by Mike Dobrzelecki
No. 26, Eskadra, 2nd Air Regiment, Armia Krakow
Tom Reavely & Bob Hester
1/48 scale Lublin R-XIIID
is available online from Squadron.com for less than USD$8.00
The standard liason/army cooperation type used by the Lotnictwo
Wojkowe (LW) (or 'Frontal Aviation', as the Polish Air Force was
officially known) in September 1939 was the Lublin R-XIII two-seat
parasol wing monoplane. In fact, in the middle of the 1930's it
constituted a fifth of the operational strength of the Polish Air Force.
As the Germans cut across telephone, telegraph lines and roads at the
start of the war, the R-XIII and other liason aircraft provided the only
means of communication between Polish units. A shortage of aircraft
forced the the R-XIII to also be employed in reconnaissance missions
behind enemy lines, a task it was ill-suited to perform. With a max
speed of only 121.5 mph, the R-XIII's suffered very high losses during
the September Campaign. Although a number of R-XIII's escaped from
Poland at the end of the September Campaign to countries like Romania,
none are known to survive today.
Mirage Hobby's 1/48
Scale Lublin R-XIIID Origins
Fast-forwarding to 1988, around the same time as I was planning for
the "Poland Invaded" exhibit, the first in a series commemorating the
50th Anniversary period of WWII, aboard the Intrepid Sea-Air-Space
Museum in New York City, an upstart Polish model company, known as
Spojnia, released their first 1/48th scale kit, the Lublin R-XIII.
Friends in Poland sent me two of the kits before they were available in
the States and I was not disappointed when I opened the box. The kit
provides parts and markings to build either a Lublin R-XIIID land
version ( of which, 95 entered service) or a Morskie Dyon Lotnicze (
Polish Naval Aviation Squadron ) R-XIII ter/hydro floatplane, of which
20 were constructed, including the improved R-XIIIG model. I built both
versions for the exhibit.
Before the company's demise, Spojnia also released an RWD 8 Polish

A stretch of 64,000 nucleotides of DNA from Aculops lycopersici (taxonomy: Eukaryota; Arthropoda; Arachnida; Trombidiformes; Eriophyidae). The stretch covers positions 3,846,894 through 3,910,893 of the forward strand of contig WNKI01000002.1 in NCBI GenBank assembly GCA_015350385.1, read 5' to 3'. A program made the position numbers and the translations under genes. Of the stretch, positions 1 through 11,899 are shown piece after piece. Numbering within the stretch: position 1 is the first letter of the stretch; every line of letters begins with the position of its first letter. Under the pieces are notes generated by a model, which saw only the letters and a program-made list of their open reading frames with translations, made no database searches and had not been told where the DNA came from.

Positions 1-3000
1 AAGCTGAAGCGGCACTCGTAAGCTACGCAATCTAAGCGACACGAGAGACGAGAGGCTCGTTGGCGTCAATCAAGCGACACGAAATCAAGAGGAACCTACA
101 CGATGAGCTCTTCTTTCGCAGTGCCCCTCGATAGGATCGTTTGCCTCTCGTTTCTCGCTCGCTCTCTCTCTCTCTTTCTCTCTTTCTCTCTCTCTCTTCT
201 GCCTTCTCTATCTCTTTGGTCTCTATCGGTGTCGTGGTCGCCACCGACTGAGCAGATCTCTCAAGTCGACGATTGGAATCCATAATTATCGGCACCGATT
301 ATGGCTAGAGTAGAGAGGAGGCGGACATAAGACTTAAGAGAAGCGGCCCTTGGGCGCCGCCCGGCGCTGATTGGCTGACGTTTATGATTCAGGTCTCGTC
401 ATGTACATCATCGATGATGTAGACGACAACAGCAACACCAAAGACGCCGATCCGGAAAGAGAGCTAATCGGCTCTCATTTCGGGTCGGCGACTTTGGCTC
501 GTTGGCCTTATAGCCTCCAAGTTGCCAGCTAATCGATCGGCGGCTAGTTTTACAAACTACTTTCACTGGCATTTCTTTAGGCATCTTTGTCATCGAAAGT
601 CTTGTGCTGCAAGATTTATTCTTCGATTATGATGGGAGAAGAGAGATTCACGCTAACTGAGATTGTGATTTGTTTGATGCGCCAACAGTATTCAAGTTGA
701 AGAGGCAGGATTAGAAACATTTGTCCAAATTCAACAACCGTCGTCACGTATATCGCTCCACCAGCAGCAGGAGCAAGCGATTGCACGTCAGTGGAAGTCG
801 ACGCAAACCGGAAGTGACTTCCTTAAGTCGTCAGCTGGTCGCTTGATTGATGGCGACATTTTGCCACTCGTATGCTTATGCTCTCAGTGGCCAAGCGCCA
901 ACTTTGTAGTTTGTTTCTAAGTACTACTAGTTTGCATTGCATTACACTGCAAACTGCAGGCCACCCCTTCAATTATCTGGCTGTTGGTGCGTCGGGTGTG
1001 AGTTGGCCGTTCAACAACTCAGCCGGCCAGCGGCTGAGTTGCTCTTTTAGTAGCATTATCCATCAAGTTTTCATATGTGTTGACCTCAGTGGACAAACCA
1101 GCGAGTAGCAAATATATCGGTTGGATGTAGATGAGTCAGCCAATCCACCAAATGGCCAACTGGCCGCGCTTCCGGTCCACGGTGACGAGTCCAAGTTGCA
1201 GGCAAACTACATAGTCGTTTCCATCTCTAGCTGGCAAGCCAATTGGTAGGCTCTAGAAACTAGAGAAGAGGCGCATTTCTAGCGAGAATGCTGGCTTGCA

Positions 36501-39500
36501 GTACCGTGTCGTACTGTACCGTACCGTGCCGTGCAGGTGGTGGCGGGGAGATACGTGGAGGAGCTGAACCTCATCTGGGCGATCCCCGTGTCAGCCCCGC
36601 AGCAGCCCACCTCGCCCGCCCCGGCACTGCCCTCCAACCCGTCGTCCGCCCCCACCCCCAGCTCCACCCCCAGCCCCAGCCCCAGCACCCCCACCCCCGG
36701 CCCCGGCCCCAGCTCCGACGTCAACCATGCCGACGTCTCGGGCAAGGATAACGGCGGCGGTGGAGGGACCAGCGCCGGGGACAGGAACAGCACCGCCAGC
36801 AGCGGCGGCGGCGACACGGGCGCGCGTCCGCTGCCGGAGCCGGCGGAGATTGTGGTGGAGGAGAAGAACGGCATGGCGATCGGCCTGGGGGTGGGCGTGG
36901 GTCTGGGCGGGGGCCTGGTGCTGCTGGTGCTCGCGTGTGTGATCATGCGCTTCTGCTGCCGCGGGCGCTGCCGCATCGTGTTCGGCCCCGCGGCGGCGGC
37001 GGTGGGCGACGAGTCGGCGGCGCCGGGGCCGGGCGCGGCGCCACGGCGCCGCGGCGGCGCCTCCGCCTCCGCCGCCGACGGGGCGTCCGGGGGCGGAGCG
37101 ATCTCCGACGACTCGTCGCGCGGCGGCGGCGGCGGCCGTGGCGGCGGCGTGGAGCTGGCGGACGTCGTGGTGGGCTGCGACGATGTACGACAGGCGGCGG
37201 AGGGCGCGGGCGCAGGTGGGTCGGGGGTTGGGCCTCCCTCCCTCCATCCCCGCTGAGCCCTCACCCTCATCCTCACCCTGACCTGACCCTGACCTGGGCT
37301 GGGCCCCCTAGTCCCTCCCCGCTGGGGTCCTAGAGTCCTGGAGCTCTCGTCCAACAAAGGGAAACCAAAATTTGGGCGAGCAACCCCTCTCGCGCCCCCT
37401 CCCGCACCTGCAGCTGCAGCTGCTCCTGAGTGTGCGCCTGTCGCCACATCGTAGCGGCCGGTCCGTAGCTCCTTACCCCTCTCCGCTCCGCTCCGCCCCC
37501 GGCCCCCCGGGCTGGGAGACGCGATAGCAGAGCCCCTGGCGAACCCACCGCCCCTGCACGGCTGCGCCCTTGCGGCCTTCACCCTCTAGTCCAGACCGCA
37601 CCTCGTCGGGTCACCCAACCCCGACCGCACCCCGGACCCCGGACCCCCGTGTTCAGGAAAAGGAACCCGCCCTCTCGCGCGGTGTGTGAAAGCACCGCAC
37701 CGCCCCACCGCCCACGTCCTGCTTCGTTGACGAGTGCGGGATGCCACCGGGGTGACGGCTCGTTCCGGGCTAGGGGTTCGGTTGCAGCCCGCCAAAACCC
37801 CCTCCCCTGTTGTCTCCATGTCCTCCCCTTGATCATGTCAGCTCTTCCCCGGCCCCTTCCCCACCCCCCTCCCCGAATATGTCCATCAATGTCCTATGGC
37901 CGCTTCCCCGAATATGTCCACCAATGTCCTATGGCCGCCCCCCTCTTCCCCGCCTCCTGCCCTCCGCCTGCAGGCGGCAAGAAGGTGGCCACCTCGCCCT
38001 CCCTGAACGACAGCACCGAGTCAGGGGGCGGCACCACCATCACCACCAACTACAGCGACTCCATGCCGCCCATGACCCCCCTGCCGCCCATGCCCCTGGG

trainer in 1/48th scale to add to the Lublin and the 1/35th scale 7TP
Polish light tank, based on the Vickers 6 ton chassis. The molds were
taken over by Mirage Hobby, who continue to offer all three models with
improved instructions, better decals and great box art. The Spojnia kits
sported a bizarre range of colored plastic - white, bright green, light
blue and others, obviously reflective of using whatever color plastic
happened to be most readily available at the time. Happily, my Lublins
were in white plastic. Mirage Hobby appears to have standardised the
color plastic now being used on the kits under their name.
Three sprues provide all the requisite parts needed for the kit. -
one has the wing sections; another the floats, struts and wheels, and
the 3rd holds the fuselage, tail surfaces and everything else. A small
clear sprue provides two windscreens.
A quick examination of the parts breakdown revealed some issues -
most notably the multi-section wing breakdown - two for the upper
surface and two for the lower surface with a join at the center that
-sure enough - proved to be a problem later in construction.
The surface of the main parts can be described as mildly 'grainy' in
texture and some sanding to reduce this effect should be anticipated.
The rest of the molding was pretty conventional, some parts